|Linda & Mike with Their Grandchildren, Plus Cade & Clementine|
Back in the beginning of the PCC Care Team as I know it, we experimented with a team system, and Linda Boggs was one of nine or ten people on my team. She was unable to attend a team luncheon in Jim's and my log cabin, but--after many e-mail exchanges--I wanted very much to meet her in person and invited her and her husband Mike over for dinner. Jim and I fell in love with Linda and Mike right away, and I'm laughing because I tried to title this "Linda and the Gift of Family," which sounds better, but it's impossible to write about Linda without writing about Mike. And, as I think about it, that statement is very much a testament to their marriage and how they operate: you don't get one without the other, and, in fact, you really don't get both of them without being pulled into their whole, warm and wonderful family, which goes to my very point.
If you've ever met Linda Boggs, you know she's a petite, blond force of nature, and I could easily incorporate words like "velocity" and "momentum" into a description of her, because she talks and moves ninety miles a minute. She loves to throw a party, and I've never known another hostess like her, because she can easily connect with fifty-two people in one hour while simultaneously reheating food and tidying her kitchen. I'm convinced she owns a bottomless iced-tea jug and an endless roll of toilet paper, among other things, because I've never heard anyone ask for anything at the Boggs' house, and I've been there enough to meet many of their siblings, cousins, nieces, and nephews, and to know Linda's and Mike's sons, daughters-in-law, and grandchildren quite well.
Linda doesn't tend to entertain sadness, and--when things go wrong for her or anyone she knows--she prays and keeps right on truckin'. I believe her to be one of the most faithful and powerful prayer warriors I know and have many times thought (and sometimes said aloud): it will be ok, because Linda is praying. She's great at drive-by encouragement, too, and will often say just the right thing to get me through a rough patch. One time, she looked at me, laughed, and said: "Brandee, all you need is faith the size of a mustard seed, and yours is as big as a state-fair pumpkin, so everything will be ok." I carried those words with me for the better part of a year (all the while knowing Linda was praying for me), and one morning I woke up to find she had been right: in the end, everything worked out just fine.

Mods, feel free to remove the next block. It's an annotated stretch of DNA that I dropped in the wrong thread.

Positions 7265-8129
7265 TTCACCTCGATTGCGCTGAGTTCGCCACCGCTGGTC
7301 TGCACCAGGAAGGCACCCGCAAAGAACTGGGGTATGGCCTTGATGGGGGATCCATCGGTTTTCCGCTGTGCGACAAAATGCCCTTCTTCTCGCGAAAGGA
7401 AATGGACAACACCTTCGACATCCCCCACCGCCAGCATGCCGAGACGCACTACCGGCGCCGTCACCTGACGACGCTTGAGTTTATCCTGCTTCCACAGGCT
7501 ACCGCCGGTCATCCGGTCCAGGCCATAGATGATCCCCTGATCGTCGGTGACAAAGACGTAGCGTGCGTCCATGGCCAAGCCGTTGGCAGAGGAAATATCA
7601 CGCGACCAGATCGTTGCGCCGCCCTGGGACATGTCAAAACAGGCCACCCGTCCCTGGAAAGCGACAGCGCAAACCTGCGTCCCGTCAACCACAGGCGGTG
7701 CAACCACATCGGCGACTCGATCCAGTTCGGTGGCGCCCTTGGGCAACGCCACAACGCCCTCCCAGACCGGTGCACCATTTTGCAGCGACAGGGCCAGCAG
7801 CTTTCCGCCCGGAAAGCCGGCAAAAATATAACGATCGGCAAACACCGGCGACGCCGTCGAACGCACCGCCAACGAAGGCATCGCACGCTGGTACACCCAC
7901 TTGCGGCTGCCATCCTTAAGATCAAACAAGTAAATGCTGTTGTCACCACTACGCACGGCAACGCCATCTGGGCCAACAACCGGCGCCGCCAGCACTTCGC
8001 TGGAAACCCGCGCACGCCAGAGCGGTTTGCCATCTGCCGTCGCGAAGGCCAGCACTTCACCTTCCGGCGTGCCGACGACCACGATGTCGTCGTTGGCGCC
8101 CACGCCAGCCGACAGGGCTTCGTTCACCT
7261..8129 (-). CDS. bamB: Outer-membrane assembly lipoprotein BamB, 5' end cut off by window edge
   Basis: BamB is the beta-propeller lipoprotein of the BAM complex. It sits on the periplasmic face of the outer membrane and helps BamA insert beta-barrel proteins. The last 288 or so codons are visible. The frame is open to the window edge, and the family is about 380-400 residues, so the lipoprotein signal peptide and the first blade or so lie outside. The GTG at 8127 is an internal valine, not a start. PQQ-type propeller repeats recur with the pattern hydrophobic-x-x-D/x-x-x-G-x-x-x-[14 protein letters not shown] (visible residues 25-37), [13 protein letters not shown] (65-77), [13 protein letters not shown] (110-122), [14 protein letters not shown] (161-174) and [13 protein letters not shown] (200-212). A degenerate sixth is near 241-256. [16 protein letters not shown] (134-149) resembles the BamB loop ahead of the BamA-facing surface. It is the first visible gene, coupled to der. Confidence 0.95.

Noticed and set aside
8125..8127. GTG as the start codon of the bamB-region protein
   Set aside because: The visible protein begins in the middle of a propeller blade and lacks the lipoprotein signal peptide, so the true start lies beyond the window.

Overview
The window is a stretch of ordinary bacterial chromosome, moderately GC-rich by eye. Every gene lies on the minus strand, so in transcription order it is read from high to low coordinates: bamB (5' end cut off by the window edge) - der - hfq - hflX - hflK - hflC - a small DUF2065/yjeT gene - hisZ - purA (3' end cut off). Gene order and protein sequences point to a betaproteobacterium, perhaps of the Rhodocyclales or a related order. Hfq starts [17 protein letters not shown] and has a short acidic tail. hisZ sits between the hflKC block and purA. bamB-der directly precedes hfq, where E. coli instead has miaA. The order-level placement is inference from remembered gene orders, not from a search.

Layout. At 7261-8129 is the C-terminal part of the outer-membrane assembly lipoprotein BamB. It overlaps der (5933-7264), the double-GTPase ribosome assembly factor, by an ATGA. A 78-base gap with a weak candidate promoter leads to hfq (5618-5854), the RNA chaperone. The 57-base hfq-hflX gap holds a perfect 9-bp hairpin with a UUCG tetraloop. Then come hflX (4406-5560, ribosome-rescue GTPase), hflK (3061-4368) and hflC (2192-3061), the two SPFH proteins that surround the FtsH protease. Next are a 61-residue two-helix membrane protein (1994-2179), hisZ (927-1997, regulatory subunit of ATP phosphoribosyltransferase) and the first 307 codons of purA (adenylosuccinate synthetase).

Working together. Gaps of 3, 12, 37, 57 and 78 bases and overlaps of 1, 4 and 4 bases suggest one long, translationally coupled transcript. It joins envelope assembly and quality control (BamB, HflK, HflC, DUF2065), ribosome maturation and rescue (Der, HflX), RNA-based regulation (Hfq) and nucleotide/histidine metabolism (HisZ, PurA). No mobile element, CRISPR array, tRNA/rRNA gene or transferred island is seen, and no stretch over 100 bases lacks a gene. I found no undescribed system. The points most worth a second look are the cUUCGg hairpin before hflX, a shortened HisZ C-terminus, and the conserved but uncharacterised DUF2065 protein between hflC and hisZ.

I think it also worth mentioning that Sharon (about whom I blogged recently) and Linda have been close friends for a very long time. I learned this after connecting separately (and significantly) with each of them and was amazed that--out of a huge church--I'd managed to give my heart to best friends. I still think, often, about their friendship and am glad two such deserving women have one another.
Mike moves and speaks at a slower pace than Linda but is quite the talker, himself, and he particularly loves to tell a story. He is the twinkly-eyed earth; she is the animated, laughing sun around whom he revolves. Sometimes--in the course of a conversation--they get in one another's way, but they are crazy in love, and they work seamlessly as a team. They had their own, special method for raising boys (involving Jesus, a swimming pool, and a basketball goal), and they have their own, special method for keeping hamburgers warm in their buns.
They're the bomb.
I am a better spouse and parent just for watching Linda and Mike. And here's my very favorite thing about them: they invite me to watch them very often. They found the place in my heart that aches in missing my family, and they decided to do something about it. They have stopped by on Christmas Eve; come over for dinner; met both of the girls shortly after birth (Charleigh while still in the hospital); attended Clementine's first birthday party; included Jim, the children, and me in their family's Easter, fall, and many other celebrations; and the list goes on and on. One warm, summer evening, I watched Linda's and Mike's grown sons play baseball with Cade in the yard, and I thought: if I were with my relatives, it would be just the same as this.
What an amazing thing it is to hear someone say to you, in essence: here is what I have borne, supported, raised, taught, and loved. Here is my family: the best, most beautiful thing I have. I will gladly share them with you. There is room for you at our table, and in our hearts. Family--even when (and perhaps especially when) it is not the one into which you were born--is a rare and precious gift, indeed.